Mitsubishi Colt review
The Mitsubishi Colt is a stylish, fun alternative to the supermini mainstream, but is showing its age
The Mitsubishi Colt has been on sale in its current guise since 2004, although a facelift in 2008 brought the Evo-style nose that still helps it stand out on the road today. This rival to the Honda Jazz, Hyundai i20 and Kia Rio is available as a three-door or five-door hatchback, with a choice of 1.1, 1.3 and 1.5-litre petrol engines. But while eco-friendly stop-start technology can be specified on 1.3-litre models, it doesn’t improve efficiency as much as you would hope, and no car in the range has low enough emissions to be exempt from road tax.
Our choice: Colt 1.3 CZ2 ClearTec
The Mitsubishi Colt has a similar supermini-MPV-style look to the original Honda Jazz in profile, and when the nose of the rally bred Lancer Evo was grafted on to the car in 2008, the styling was given a welcome shot in the arm. As the Colt is quite a rare sight on the road, it still stands out today. But inside, it’s showing its age in terms of design and equipment, and although everything feels solidly screwed together, the hard plastics don’t help matters. You sit a bit lower in the three-door, which gives it a sportier feel, although the five-door is only 140mm longer and has an identical wheelbase.
The Mitsubishi Colt is an easy car to drive, especially around town – if you ignore the large, obstructive A-pillars. Urban roads are the natural habitat of the 75bhp 1.1-litre three-cylinder engine, which provides nippy performance and a pleasing sound. Buyers can also choose from 95bhp 1.3 and 147bhp turbocharged 1.5-litre four-cylinder engines, which are reasonably refined – the latter features in the sporty top-spec Ralliart model, which has firmer sports suspension for a more thrilling driving experience. But whatever’s under the bonnet, the Colt is agile and entertaining, with a decent amount of grip.
Not many versions of the Mitsubishi Colt can be specified with stability control, which is unforgivable in a model that’s likely to be chosen as a first car. The safety feature is standard on the expensive top-spec Ralliart model, but can’t even be added as an option on other versions. As with many Japanese manufacturers, Mitsubishi sells on the reliability of its cars, and the Colt upholds this reputation – it has been recalled only once in all its years on sale, over a potential fuel leak, and has been rated highly in this category in our Driver Power satisfaction surveys.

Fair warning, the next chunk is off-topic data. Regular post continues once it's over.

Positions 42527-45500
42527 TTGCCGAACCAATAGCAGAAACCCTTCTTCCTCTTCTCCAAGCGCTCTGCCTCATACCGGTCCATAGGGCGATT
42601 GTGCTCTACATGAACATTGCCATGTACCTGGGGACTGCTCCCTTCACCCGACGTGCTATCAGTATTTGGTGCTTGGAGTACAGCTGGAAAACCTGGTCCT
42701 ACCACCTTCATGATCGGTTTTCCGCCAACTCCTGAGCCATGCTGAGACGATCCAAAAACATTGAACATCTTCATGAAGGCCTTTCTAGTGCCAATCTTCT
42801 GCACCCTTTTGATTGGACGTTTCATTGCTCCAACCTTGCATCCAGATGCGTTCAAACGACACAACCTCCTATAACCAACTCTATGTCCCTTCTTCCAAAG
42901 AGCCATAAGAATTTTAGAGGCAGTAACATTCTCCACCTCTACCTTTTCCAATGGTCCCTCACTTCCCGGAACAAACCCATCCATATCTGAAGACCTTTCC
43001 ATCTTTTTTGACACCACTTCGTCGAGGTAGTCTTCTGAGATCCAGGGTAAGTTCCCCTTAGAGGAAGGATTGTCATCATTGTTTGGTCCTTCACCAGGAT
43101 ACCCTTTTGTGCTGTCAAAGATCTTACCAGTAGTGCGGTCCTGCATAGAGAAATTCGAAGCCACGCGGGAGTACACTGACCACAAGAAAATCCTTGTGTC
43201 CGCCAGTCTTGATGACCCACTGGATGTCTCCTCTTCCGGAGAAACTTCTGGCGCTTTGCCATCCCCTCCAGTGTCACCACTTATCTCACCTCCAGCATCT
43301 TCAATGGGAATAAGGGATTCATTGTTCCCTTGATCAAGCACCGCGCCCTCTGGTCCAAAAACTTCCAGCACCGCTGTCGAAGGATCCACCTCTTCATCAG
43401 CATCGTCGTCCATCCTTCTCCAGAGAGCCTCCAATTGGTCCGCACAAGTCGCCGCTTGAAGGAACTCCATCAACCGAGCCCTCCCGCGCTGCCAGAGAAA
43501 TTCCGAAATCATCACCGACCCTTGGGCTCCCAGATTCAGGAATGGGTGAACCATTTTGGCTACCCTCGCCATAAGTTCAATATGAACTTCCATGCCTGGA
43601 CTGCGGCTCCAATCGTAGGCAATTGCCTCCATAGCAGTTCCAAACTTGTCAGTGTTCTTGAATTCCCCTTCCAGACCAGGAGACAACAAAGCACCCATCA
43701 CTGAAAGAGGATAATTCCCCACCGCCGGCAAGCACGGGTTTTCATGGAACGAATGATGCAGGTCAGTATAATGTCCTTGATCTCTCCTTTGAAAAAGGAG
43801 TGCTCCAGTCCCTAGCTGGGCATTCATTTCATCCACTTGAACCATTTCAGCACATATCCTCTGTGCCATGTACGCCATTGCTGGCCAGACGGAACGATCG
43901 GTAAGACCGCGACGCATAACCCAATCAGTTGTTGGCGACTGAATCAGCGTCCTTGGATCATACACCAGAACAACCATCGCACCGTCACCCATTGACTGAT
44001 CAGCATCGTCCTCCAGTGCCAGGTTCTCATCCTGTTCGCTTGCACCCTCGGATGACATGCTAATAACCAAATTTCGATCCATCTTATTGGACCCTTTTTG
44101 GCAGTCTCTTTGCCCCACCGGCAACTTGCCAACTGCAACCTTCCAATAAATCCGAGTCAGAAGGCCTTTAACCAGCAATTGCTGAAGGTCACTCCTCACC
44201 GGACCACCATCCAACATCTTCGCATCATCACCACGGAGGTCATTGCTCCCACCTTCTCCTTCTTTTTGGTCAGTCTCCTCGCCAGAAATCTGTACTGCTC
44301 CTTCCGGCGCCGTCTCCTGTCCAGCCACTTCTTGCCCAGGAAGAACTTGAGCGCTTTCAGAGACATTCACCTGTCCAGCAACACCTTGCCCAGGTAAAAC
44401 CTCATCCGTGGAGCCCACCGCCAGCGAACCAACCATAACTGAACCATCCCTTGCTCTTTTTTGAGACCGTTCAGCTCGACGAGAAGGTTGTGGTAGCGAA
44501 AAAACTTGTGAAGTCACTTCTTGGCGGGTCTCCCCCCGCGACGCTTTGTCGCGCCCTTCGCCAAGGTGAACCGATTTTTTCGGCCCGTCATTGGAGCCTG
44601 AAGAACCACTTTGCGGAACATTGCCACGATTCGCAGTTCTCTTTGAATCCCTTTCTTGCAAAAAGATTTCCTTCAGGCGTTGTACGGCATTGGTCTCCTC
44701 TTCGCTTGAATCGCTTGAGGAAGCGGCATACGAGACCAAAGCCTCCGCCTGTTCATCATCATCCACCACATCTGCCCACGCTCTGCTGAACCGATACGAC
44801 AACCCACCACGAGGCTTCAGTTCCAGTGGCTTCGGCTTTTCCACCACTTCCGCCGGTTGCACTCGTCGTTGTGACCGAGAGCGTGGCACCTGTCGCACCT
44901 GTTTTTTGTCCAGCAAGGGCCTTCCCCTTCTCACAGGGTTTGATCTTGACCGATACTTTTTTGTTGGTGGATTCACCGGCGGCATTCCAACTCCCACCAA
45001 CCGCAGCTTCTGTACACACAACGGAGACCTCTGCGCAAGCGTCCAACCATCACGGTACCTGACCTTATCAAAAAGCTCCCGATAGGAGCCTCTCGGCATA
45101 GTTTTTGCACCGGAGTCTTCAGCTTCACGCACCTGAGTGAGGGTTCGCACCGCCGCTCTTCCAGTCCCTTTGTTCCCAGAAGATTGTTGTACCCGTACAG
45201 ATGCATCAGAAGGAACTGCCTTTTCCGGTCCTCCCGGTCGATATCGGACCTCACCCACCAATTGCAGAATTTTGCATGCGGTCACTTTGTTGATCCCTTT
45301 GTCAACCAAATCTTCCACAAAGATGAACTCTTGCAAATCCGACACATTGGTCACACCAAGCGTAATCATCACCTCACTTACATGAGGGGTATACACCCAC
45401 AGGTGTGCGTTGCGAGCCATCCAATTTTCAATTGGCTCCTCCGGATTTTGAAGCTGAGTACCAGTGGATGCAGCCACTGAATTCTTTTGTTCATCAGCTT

Like the original Honda Jazz, the Mitsubishi Colt feels quite spacious inside, although its interior is nowhere near as clever as the Jazz’s. Mitsubishi no longer offers the sliding rear seat in this car – it now just splits and folds – while you have to lift the parcel shelf manually. As it doesn’t drop back down again, it’s easy to drive off with it still obscuring your rearward view. Boot space trails rivals like the Hyundai i20, too, with the tiny 160-litre load bay expanding to only 568 litres with the seats folded.
If you thought the Mitsubishi Colt was showing its age in terms of design, take a look at the economy figures. The most efficient model in the range – the 1.3-litre Cleartec, which is the only Colt with stop-start – emits 119g/km of CO2 and returns 56.5mpg fuel economy. Eco versions of the latest BMW 3 Series can do better than that. And considering how old the car feels, and what you get for your money, the prices don’t look that tempting in the first place – although Mitusbishi does offer fixed-price deals for three or five years’ servicing.